What Is Asset Management?
Asset management is the direction of all or part of a client's portfolio by a financial services institution, usually an investment bank, or an individual. Institutions offer investment services along with a wide range of traditional and alternative product offerings that might not be available to the average investor.
- Asset management refers to the management of investments on behalf of others.
- The goal of asset management is to grow a client's portfolio over time while mitigating risk.
- Asset management is a service offered by financial institutions catering to high net-worth individuals, government entities, corporations and financial intermediaries.
Understanding Asset Management
Asset management refers to the management of investments on behalf of others. The process essentially has a dual mandate - appreciation of a client's assets over time while mitigating risk. There are investment minimums, which means that this service is generally available to high net-worth individuals, government entities, corporations and financial intermediaries.
The role of an asset manager consists of determining what investments to make, or avoid, that will grow a client's portfolio. Rigorous research is conducted utilizing both macro and micro analytical tools. This includes statistical analysis of the prevailing market trends, interviews with company officials, and anything else that would aid in achieving the stated goal of client asset appreciation. Most commonly, the advisor will invest in products such as equity, fixed income, real estate, commodities, alternative investments and mutual funds.
Accounts held by financial institutions often include check writing privileges, credit cards, debit cards, margin loans, the automatic sweep of cash balances into a money market fund and brokerage services.
When individuals deposit money into the account, it is typically placed into a money market fund that offers a greater return that can be found in regular savings and checking accounts. Account holders can choose between Federal Deposit Insurance Company-backed (FDIC) funds and non-FDIC funds. The added benefit to account holders is all of their banking and investing needs can be serviced by the same institution rather than having separate brokerage account and banking options.
These types of accounts resulted from the passing of the Gramm-Leach-Bliley Act in 1999, which replaced the Glass-Steagall Act. The Glass-Steagall Act of 1933 was created during the Great Depression and did not allow financial institutions to offer both banking and security services.
Example of an Asset Management Institution
Merrill Lynch offers a Cash Management Account (CMA) to fulfill the needs of clients who wish to pursue banking and investment options with one vehicle, under one roof. The account gives investors access to a personal financial advisor. This advisor offers advice and a range of investment options that include initial public offerings (IPO) in which Merrill Lynch may participate, as well as foreign currency transactions.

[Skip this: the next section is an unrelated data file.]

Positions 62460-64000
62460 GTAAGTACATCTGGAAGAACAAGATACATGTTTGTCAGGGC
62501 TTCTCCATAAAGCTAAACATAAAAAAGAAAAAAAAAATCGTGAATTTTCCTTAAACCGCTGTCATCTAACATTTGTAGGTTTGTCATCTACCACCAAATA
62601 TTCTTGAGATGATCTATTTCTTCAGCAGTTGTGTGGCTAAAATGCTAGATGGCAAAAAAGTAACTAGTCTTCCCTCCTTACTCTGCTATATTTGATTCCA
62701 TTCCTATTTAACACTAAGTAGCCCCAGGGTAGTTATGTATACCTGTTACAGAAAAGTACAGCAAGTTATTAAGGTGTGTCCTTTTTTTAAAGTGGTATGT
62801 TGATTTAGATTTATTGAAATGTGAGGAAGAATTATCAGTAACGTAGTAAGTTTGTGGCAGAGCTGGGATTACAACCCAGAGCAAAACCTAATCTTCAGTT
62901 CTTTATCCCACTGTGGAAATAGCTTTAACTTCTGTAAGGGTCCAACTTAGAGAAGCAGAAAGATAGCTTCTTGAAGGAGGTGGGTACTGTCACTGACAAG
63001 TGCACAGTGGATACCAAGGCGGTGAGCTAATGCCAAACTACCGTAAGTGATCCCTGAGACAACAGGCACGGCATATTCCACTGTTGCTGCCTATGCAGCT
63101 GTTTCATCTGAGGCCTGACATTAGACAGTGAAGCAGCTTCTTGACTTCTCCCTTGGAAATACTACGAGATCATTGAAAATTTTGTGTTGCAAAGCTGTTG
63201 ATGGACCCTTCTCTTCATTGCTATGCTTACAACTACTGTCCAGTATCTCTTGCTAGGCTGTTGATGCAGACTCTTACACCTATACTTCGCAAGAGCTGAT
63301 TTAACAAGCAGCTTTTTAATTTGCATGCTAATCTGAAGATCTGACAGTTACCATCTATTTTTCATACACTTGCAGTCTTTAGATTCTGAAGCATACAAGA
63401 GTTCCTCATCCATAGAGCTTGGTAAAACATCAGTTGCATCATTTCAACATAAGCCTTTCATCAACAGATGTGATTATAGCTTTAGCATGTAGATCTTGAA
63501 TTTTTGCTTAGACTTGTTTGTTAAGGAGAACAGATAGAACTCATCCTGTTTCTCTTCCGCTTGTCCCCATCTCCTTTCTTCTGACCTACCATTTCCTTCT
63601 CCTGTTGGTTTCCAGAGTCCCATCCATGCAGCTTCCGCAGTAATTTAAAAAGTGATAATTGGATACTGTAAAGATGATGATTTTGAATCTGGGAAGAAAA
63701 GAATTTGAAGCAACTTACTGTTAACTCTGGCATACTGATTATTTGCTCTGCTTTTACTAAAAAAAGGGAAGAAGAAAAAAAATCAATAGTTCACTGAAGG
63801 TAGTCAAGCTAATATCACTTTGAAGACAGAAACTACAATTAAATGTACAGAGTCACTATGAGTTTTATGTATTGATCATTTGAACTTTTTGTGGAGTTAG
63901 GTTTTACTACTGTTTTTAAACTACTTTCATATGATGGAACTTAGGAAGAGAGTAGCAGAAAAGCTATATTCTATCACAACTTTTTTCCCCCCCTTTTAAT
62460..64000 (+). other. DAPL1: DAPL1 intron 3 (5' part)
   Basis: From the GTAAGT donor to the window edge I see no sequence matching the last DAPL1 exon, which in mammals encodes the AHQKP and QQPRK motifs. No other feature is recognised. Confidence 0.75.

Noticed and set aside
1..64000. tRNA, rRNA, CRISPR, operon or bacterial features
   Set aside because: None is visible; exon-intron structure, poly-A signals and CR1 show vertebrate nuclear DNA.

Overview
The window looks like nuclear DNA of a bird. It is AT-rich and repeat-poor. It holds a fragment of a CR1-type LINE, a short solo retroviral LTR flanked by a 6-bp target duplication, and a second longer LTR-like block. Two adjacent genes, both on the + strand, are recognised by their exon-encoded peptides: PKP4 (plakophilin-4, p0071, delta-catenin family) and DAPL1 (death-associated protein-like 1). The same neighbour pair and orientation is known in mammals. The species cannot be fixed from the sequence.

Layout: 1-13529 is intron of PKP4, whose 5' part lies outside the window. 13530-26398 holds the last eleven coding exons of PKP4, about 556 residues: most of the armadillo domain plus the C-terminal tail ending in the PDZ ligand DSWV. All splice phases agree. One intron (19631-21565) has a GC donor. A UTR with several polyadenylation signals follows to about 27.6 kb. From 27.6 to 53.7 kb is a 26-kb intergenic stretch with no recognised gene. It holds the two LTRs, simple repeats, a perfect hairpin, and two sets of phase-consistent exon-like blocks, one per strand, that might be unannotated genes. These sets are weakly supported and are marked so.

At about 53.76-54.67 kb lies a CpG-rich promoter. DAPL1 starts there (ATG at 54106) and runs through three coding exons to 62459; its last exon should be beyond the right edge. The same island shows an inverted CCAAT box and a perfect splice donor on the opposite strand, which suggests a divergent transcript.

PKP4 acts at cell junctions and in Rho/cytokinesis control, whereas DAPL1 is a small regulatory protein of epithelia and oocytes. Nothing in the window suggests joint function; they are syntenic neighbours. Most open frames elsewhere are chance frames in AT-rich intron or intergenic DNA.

Interest rates for cash deposits are tiered. Deposit accounts can be linked together so that all eligible funds aggregate to receive the appropriate rate. Securities held in the account fall under the protective umbrella of the Securities Investor Protection Corporation (SIPC). SIPC does not shield investor assets from inherent risk but rather protects those assets from financial failure of the brokerage firm itself.
Along with typical check writing services, the account offers worldwide access to Bank of America automated teller machines (ATM) without transaction fees. Bill payment services, fund transfers and wire transfers are available. The MyMerrill app allows users to access the account and perform a number of basic functions via a mobile device. Accounts with more than $250,000 in eligible assets sidestep both the annual $125 fee and the $25 assessment applied to each sub-account held.
Frequently Asked Questions
How Does an Asset Management Institution Differ from a Brokerage?
Asset management institutions are fiduciary firms and thus held to a higher legal standard than are brokerage houses in large part because they usually have discretionary trading powers over accounts. If they fail to act in the best interest of their clients, they can face criminal liability. They also tend to have higher minimum investment thresholds than brokerages do, and they charge fees rather than commissions. Brokerage houses accept nearly any type of client and, while these companies have a legal standard to manage the fund to the best of their ability and in line with their clients' stated goals, they are not responsible if their clients lose money. Brokers must also ask permission before executing trades.
What Does an Asset Manager Do?
The role of an asset manager consists of determining what investments to make, or avoid, that will grow a client's portfolio. Typically, the advisor will invest in products such as equity, fixed income, real estate, commodities, alternative investments and mutual funds. Rigorous research is conducted utilizing both macro and micro analytical tools. This includes statistical analysis of the prevailing market trends, interviews with company officials, and anything else that would aid in achieving the stated goal of client asset appreciation.
Who Are the Top Asset Management Institutions?
The five largest asset management institutions, based on global assets under management (AUM), in 2020 were BlackRock ($7.3 trillion), Vanguard Group ($6.1 trillion), UBS Group ($3.5 trillion), Fidelity Investments ($3.2 trillion), and State Street Global Advisors ($3 trillion).